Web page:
The Danger of Making Assumptions About Privilege - Pacific Standard

The Danger of Making Assumptions About Privilege

On checking privilege in a shaming culture.
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A few weeks ago, I published an essay on Salon arguing that the precarious nature of my employment as an adjunct professor contributes to my success in the classroom. The response to the piece was sharp and swift: I was criticized in the site’s comments section for not checking my privilege. To date, there have been 61 comments; roughly 85 percent of them are negative.

I had neglected, according to the hordes of commenters, to disclose that I am a part of a two-income household. This, they claimed, must be the only way that I could afford to be so cavalier about my own job stability; either that, or I must be independently wealthy. Therefore, they argued, my situation is unlike that of most adjunct professors and thus irrelevant to the conversation.

I had assumed that there were shared understandings about how badly adjuncts are generally treated, regardless of the social privileges they may otherwise enjoy. I had forgotten how sanctimonious many academics can be, even those of low status, like me.

My current students were shaken by some of the nastier things that were said (“…you aren’t really qualified to sing the praises of this position; you have a genteel joblet, not a job”; “terrible screed”; “…she richly deserves the condemnation of these pages”). We talked in class about the psychosocial mechanisms behind comment platforms: how they are often venues used by people who might otherwise feel voiceless, but also how, rather than helping to foster productive dialogue, comments can serve as a venue for silencing and contribute to a shame culture. (I also assured them that I was fine—that I fit comfortably into the stereotype of women over 40 really not caring what other people say about them).

A few days later, a student came to my office to discuss a lingering concern. She’d begun writing an essay I had assigned to the class. The assignment was a synthesis of rhetorical strategies in two different essays, one of them having to do with apartheid in South Africa. Was she, in her essay, failing to acknowledge her white, middle-class collegiate privilege thoroughly enough? What assumptions might she be accused of making when using the pronoun “we” to refer to Americans?

It is undoubtedly a good sign that this 18-year-old is aware of her privilege and is making an effort to understand how it shapes her perspective. But there is a line between acknowledgement and self-paralysis, and I could see her new self-awareness leaning dangerously close to the latter. I asked her if she was worried because of the shaming she had seen in the comments of the Salon essay. She confirmed as much.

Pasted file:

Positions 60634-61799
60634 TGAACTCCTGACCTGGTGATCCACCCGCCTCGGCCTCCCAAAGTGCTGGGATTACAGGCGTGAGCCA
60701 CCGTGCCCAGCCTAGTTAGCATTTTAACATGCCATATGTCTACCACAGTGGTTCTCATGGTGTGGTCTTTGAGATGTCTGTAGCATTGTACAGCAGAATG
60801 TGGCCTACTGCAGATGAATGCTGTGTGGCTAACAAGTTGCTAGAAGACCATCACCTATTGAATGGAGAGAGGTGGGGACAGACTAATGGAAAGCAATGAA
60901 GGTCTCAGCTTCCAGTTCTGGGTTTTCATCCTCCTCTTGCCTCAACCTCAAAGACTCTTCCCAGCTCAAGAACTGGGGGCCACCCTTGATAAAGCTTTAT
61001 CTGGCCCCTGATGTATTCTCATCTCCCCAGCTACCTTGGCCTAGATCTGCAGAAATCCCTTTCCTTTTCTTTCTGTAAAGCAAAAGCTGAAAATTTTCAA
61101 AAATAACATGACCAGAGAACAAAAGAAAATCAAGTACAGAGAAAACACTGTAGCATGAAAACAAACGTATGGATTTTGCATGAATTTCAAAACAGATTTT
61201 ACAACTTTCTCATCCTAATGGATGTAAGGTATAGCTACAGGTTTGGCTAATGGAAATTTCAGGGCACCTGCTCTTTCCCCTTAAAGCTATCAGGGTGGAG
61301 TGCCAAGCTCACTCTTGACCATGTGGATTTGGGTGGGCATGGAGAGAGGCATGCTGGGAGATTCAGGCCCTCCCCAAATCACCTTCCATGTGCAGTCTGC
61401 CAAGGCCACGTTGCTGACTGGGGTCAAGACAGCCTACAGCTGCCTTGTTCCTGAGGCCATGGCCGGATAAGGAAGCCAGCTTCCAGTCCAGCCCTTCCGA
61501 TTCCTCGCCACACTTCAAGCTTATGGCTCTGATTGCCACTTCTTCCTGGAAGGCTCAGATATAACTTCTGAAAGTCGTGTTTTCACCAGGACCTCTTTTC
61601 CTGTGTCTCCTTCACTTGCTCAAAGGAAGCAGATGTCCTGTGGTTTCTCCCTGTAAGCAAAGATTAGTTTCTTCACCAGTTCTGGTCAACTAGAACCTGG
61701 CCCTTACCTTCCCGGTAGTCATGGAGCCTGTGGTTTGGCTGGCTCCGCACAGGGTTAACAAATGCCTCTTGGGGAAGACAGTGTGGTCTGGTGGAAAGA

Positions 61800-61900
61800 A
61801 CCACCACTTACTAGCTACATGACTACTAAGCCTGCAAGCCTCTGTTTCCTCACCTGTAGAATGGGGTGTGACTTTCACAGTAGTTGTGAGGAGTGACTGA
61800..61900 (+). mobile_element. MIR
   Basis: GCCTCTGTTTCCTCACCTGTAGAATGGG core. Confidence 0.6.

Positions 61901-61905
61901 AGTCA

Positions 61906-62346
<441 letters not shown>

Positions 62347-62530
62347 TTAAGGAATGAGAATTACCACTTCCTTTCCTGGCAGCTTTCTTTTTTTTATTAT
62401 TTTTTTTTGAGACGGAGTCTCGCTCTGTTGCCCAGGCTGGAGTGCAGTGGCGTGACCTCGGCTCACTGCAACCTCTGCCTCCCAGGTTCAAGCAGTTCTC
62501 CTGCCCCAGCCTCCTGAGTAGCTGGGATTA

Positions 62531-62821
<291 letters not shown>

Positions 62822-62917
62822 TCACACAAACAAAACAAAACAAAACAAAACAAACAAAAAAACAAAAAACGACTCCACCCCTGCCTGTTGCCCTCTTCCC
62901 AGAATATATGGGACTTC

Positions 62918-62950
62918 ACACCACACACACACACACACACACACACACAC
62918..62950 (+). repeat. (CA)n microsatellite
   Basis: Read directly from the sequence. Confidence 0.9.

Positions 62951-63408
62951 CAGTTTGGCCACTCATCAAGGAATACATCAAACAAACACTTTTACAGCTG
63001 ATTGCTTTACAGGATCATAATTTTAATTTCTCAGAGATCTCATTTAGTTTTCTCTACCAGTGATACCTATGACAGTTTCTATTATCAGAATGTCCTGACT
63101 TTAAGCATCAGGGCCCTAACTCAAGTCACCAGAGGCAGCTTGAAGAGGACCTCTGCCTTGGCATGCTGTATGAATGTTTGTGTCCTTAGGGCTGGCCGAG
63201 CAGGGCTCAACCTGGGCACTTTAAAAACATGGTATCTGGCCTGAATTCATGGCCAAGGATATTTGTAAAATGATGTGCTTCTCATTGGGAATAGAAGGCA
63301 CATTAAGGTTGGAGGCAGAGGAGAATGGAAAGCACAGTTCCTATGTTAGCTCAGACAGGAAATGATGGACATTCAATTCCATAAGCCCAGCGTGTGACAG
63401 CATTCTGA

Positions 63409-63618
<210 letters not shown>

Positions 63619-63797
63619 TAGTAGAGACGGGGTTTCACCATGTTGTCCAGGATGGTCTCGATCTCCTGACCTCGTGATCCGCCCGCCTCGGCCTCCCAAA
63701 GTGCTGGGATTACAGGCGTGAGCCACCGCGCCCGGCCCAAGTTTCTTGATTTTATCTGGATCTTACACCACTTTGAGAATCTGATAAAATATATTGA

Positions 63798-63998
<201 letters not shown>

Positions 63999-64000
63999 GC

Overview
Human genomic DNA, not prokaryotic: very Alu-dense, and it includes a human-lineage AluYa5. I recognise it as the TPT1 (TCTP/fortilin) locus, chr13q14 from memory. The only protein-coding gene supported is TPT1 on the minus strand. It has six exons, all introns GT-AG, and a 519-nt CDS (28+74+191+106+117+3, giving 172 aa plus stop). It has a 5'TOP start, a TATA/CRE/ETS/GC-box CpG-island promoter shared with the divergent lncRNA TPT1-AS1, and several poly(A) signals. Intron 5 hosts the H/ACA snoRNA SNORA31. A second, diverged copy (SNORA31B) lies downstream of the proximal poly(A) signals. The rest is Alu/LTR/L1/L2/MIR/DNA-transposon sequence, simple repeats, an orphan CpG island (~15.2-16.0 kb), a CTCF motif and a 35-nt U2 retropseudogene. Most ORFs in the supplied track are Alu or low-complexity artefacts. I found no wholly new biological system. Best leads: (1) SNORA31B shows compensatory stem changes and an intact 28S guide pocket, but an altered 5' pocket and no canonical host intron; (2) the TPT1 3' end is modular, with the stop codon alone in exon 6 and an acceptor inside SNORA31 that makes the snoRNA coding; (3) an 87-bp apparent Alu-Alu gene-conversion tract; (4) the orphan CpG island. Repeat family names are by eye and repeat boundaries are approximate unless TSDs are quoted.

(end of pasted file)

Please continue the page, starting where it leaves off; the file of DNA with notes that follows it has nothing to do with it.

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What does it mean to “check your privilege”?

Sam Dylan Finch, writing at EverydayFeminism, defines checking one’s privilege as reflecting “on the ways that your social status might have given you an advantage — even if you didn’t ask for it or earn it.”

These advantages exist because we live in an age when prejudice is still codified into hiring practices and laws, a lack of representation of people of color on television and in movies, and other discriminatory behaviors that become socially acceptable.

Discussion around privilege usually centers on race, sexuality, gender, and class. There are, of course, many other categories to consider. Two-income household privilege, for example, and the opportunities it can provide, is an advantage that not everyone has; there is access that can come with this status that may not be available to those who do not have it.

In our class discussion about the Salon essay, we had addressed the effects of living in a shame culture. Anger is sometimes understandable, I had pointed out, but shaming people for not checking their privilege, rather than encouraging them to consider how privilege affects their experience and perspective, shuts down important conversations and discourages opportunities for growth. Yet this discussion evidently hadn’t been enough to inoculate all of my students against preemptive shame; the young woman who came to my office was worried about finding her perspective subjected to painstaking, personal critique, perhaps at the expense of her larger points.

My first experiences with the concept of privilege came early. I am white, but grew up in an Alaska Native community. Even as a child, I knew, from television, mostly, that I would be able to navigate the larger world more easily than my classmates at school because of the color of my skin. I also learned how to code-switch in kindergarten: At school, I spoke English the way the Athabascan kids there did, rolling the edges of my words so I wouldn’t seem different from them. At home, I imitated my parents’ tighter speech.